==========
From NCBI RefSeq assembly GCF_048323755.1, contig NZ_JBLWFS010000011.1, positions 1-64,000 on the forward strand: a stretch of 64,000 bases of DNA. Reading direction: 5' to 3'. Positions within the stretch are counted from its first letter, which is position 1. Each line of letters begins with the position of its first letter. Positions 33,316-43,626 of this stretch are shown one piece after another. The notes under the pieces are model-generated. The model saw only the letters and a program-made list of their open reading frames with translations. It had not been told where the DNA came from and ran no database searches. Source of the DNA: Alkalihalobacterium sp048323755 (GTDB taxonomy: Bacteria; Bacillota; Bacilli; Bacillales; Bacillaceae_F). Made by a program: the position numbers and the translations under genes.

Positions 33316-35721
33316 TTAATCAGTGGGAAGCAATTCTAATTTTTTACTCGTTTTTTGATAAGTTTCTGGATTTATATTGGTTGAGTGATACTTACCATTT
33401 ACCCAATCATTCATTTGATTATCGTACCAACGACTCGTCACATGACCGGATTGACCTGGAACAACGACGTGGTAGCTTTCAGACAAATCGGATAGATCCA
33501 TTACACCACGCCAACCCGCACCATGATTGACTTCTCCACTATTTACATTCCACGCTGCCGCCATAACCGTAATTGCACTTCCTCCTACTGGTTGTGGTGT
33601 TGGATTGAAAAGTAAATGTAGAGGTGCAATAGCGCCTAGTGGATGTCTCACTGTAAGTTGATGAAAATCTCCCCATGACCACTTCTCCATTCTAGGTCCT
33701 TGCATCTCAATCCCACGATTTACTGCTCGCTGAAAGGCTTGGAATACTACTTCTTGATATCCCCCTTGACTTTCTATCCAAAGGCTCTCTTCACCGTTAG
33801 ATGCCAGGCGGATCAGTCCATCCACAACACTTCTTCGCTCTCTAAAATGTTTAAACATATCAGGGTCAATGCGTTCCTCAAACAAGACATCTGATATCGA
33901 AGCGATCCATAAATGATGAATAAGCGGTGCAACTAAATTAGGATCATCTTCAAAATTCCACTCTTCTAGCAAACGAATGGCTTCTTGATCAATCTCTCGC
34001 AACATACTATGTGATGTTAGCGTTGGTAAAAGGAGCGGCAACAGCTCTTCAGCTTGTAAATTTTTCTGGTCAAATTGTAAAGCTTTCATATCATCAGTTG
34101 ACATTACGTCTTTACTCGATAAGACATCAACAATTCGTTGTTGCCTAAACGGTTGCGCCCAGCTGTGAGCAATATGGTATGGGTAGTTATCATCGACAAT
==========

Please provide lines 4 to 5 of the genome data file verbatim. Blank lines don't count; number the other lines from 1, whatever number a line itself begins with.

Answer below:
33401 ACCCAATCATTCATTTGATTATCGTACCAACGACTCGTCACATGACCGGATTGACCTGGAACAACGACGTGGTAGCTTTCAGACAAATCGGATAGATCCA
33501 TTACACCACGCCAACCCGCACCATGATTGACTTCTCCACTATTTACATTCCACGCTGCCGCCATAACCGTAATTGCACTTCCTCCTACTGGTTGTGGTGT